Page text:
Her Beautiful Mind

April 07, 2016  •  7 Comments

Before I begin, I just want to warn you that this will be long and it is very personal. 

 

Last week, my inquisitive, intelligent, loving, energetic, beautiful 3-year-old daughter was diagnosed with Mild Autism. 

Copyright: Jecca Lynn Photography

 

This was not a total shock to us because we have been going through a lot of evaluations and work with various organizations to get support (I will get into that more later), so we were mostly prepared for it, but it was still not easy to hear. In fact, in some ways I think I am still in denial and I know I have a lot to learn.

 

I believe it is important to share our story because...

 

I care about raising awareness. After all, April is Autism Awareness Month.

 

Autism looks different for nearly everyone with the disorder. There are several traits that psychologists look for and if an individual has some of them, they are diagnosed with "Autism Spectrum Disorder". Aly falls in the mild end of the spectrum, which means that, while she is extremely "high-functioning", she exhibits the following symptoms (these symptoms are listed and discussed in further detail here):

 

Avoidance of eye contact - For Aly, this looks like fleeting eye contact only when I BEG her to PLEASE look at my eyes and listen to me. She glances at me for a split second then looks away as she continues to listen.

Copyright: Jecca Lynn Photography

 

Staring at others - I thought this was completely normal for toddlers, but during her evaluation, I was asked if she does this. Turns out, it is one of the symptoms she exhibits.

Copyright: Jecca Lynn Photography

 

Intolerance for changes in routine - This is a BIG one for Aly. She thrives on her routines and can do quite well when we go on vacation or to a friend's house ONLY if we stick to her routines. For example, her teeth brushing routine looks like this:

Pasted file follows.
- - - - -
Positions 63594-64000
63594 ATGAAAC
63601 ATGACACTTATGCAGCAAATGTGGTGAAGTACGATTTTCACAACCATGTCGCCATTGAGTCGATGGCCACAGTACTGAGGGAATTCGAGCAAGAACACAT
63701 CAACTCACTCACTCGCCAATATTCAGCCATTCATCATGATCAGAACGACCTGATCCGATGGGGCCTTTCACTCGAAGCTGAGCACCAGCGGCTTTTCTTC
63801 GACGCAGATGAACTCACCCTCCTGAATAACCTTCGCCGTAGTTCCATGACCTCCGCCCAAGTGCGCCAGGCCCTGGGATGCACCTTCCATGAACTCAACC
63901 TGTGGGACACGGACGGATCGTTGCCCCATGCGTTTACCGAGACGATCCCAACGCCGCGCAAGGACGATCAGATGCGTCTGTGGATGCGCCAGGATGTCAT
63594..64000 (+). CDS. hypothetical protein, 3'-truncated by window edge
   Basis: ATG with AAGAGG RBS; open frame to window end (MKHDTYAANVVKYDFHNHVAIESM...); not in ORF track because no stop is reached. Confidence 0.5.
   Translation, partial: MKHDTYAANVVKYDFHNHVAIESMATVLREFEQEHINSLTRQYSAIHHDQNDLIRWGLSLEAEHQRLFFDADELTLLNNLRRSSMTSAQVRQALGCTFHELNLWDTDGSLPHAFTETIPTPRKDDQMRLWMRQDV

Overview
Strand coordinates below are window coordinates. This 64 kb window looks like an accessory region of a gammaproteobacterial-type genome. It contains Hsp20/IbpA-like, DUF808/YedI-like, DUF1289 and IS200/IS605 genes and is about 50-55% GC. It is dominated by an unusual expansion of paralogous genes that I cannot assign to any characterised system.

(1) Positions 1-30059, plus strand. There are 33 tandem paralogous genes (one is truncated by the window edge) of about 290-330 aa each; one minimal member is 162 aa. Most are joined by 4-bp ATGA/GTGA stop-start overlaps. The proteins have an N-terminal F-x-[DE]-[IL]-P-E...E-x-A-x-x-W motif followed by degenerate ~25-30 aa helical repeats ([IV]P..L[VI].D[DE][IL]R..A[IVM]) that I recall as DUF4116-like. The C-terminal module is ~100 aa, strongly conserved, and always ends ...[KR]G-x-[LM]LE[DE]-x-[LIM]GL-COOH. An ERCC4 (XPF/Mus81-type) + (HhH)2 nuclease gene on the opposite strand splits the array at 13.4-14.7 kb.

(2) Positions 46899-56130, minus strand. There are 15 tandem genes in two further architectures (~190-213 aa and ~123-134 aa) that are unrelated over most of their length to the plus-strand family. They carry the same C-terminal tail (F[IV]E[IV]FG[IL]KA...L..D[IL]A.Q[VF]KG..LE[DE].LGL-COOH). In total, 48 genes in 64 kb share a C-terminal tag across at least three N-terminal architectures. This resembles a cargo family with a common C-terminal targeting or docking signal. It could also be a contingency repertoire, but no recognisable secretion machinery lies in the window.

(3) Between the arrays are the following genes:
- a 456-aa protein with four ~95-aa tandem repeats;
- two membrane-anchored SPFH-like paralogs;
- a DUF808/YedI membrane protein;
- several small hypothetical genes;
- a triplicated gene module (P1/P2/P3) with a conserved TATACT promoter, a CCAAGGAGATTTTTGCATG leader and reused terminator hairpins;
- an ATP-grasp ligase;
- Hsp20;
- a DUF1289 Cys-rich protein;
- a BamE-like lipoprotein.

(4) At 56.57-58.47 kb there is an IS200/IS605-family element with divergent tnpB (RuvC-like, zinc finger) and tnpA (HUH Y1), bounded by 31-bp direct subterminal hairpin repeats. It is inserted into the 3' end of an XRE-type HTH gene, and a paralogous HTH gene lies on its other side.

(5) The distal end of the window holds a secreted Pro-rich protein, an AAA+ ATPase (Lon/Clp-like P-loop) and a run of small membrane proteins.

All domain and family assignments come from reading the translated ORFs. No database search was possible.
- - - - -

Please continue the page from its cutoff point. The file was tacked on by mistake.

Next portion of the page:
Mommy or daddy brushes teeth while singing "Twinkle Twinkle Little Star"

Aly has a turn to brush her own teeth while Mommy or Daddy sing "Twinkle Twinkle Little Star"

Aly uses a specific cup to swish and spit TWICE.

 

If any of these steps are skipped (even when she sees Mommy or Daddy brushing our teeth), she corrects us and makes sure it is done right.

Copyright: Jecca Lynn Photography Copyright: Jecca Lynn Photography

 

Difficulty starting or maintaining social interactions - In a classroom setting, it is difficult for her to ask a specific person for help. She will struggle with a task for a while before holding up the object she is working with and quietly announce "Need help". On a neighborhood playground, she will go up to other children and say, "Hi, my name is Aly", but seems unsure how to proceed from there. She might follow the kids around, she might join in their game (if invited), or she might just walk away after introducing herself. 

 

"...people with classic autism refrain from engaging in social situations, but mildly autistic people will seek social activities and want make friends with others. The challenge is that they just may not know how to do it." - Marcelina Hardy, MSEd, BCC

 

Copyright: Jecca Lynn Photography Copyright: Jecca Lynn Photography Copyright: Jecca Lynn Photography Copyright: Jecca Lynn Photography Copyright: Jecca Lynn Photography

 

Difficulty taking turns talking (dominates conversations) - I thought this was another toddler thing, too, but she tries to get involved in a conversation by talking over those who are already speaking. It seems quite rude, but it's just that she currently lacks the social skills to recognize the need to take turns in a conversation.

Copyright: Jecca Lynn Photography

 

Difficulty reading other people's body language - She recognizes a change in body language or facial expressions, but she doesn't know what it means. We have been working on this at home and now she constantly asks, "Mommy, what you feeling?". I am very careful to describe my emotion in a factual way and explain why I am having that emotion. If it is anything other than "Happy", she tends to grab my face to make me smile because she knows that smiling=happy, and my sweet girl likes people to be happy.

Copyright: Jecca Lynn Photography